Federal regulators on Tuesday gave the go-ahead to an updated Novavax COVID vaccine, giving Americans a more traditional alternative to two recently revamped mRNA vaccines.
Adolescents and adults who have previously received a COVID vaccine, but who haven’t gotten the newly updated Pfizer or Moderna shots, now have this non-mRNA choice.
“The COVID-19 vaccines have saved countless lives and have prevented serious outcomes of COVID-19 caused by the SARS-CoV-2 virus,” Dr. Peter Marks, director of the FDA’s Center for Biologics Evaluation and Research, said in an agency news release.
“Today’s authorization provides an additional COVID-19 vaccine option that meets the FDA’s standards for safety, effectiveness and manufacturing quality needed to support emergency use authorization,” Marks added. “As we head into the fall season and transition into 2024, we strongly encourage those who are eligible to consider receiving an updated COVID-19 vaccine to provide better protection against currently circulating variants.”
This updated shot is expected to better target variants that are circulating now and help prevent hospitalization and death from the virus. It includes the spike protein from the omicron variant XBB.1.5.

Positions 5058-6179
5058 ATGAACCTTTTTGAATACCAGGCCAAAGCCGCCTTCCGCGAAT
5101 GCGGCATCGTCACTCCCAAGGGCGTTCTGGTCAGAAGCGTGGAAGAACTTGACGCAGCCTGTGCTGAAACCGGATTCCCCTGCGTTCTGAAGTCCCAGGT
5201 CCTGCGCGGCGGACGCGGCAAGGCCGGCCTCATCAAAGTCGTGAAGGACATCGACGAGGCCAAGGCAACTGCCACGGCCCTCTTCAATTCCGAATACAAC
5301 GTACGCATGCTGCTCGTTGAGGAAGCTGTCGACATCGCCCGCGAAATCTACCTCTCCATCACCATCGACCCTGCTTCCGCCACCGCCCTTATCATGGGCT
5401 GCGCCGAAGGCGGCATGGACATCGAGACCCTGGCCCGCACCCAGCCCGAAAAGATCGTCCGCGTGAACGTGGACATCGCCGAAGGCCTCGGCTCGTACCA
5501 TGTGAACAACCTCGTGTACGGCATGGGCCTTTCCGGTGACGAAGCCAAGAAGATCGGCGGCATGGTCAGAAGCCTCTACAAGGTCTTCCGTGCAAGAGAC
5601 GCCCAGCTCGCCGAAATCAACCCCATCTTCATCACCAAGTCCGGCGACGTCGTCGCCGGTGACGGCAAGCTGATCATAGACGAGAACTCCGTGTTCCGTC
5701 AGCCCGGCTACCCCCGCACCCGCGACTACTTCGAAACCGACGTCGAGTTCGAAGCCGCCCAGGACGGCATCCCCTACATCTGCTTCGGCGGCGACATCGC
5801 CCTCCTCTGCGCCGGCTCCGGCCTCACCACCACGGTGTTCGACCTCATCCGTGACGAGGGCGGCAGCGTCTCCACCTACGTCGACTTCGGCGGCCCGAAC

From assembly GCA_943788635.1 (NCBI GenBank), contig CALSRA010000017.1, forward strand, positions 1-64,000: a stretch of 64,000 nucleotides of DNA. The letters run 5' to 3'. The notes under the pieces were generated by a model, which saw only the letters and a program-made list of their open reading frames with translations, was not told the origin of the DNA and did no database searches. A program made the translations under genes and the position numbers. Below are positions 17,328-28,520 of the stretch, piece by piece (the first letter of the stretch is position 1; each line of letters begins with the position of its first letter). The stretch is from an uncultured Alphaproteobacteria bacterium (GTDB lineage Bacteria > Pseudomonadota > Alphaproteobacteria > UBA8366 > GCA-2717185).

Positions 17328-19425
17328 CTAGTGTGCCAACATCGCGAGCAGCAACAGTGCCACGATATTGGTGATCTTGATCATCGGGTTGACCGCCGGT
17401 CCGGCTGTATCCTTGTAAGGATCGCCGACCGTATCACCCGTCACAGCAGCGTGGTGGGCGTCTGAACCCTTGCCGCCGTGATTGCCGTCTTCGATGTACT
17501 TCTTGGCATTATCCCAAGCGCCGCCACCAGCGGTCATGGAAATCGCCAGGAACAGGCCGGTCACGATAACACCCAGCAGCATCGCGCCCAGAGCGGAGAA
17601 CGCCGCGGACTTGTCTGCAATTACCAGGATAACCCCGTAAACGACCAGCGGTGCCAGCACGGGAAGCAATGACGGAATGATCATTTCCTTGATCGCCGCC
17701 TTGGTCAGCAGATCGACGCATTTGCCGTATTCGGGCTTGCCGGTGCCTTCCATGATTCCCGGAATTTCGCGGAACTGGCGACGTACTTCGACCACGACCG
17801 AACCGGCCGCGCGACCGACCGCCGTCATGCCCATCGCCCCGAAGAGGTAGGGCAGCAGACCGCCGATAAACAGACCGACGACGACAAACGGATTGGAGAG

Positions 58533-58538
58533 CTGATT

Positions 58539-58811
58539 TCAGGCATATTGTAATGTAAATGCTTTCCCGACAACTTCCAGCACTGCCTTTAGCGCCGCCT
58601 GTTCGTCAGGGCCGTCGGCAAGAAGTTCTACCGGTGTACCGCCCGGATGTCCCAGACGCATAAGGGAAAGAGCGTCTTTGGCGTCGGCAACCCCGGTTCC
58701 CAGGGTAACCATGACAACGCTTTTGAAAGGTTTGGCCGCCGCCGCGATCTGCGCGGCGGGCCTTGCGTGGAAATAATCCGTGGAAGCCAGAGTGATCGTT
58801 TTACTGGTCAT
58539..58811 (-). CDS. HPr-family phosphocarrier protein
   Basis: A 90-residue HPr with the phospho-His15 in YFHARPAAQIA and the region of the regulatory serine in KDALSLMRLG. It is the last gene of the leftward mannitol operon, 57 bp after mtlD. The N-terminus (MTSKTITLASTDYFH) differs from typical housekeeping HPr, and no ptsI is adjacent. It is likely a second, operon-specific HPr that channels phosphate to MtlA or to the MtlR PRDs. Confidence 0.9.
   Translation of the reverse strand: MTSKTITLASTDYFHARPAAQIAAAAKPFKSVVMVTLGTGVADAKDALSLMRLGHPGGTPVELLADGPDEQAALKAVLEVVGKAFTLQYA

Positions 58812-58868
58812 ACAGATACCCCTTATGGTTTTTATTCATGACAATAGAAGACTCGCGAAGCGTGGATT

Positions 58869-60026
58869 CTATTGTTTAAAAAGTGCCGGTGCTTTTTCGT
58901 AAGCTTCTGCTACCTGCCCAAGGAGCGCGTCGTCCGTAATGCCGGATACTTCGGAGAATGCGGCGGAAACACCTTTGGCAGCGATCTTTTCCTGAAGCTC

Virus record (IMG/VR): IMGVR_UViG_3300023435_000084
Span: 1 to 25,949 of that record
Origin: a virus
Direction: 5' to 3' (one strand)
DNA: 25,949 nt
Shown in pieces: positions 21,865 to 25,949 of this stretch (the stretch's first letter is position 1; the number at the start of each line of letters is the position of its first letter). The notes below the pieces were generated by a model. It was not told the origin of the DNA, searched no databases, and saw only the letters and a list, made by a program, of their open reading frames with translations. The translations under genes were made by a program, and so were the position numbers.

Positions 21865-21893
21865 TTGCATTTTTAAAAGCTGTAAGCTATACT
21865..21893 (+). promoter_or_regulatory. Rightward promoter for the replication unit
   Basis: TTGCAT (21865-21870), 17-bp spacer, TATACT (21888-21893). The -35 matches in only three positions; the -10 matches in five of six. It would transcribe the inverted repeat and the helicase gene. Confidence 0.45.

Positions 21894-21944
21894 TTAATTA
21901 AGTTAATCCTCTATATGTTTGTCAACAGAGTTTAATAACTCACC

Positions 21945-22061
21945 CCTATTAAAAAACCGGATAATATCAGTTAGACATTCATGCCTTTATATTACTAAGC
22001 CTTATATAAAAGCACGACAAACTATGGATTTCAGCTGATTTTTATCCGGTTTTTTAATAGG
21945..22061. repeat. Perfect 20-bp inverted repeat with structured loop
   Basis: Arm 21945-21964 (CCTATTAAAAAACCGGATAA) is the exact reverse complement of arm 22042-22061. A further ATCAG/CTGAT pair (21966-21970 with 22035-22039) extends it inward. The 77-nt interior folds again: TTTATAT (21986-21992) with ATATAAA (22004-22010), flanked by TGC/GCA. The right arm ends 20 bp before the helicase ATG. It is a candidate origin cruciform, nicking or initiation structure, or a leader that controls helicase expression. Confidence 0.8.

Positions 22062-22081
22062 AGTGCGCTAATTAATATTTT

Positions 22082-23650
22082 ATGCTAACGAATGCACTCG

“COVID-19 is once again on the rise with infections and hospitalizations increasing, so it’s important that individuals get vaccinated to protect themselves and their loved ones,” Novavax President and CEO John Jacobs said in a company news release. “Novavax’s authorization today means people will now have the choice of a protein-based, non-mRNA option to help protect themselves against COVID-19, which is now the fourth leading cause of death in the U.S.”
The FDA evaluated immune response and manufacturing data from the company before approving the updated shot. It also relied on clinical trial data for safety on the original Novavax vaccine and post-marketing data. This latest vaccine makes Novavax’s original shot obsolete.
Novavax said it plans to ship doses of the updated vaccine soon and make them available at “thousands of locations.”
Yale Medicine has more on the differences between the COVID-19 vaccines.
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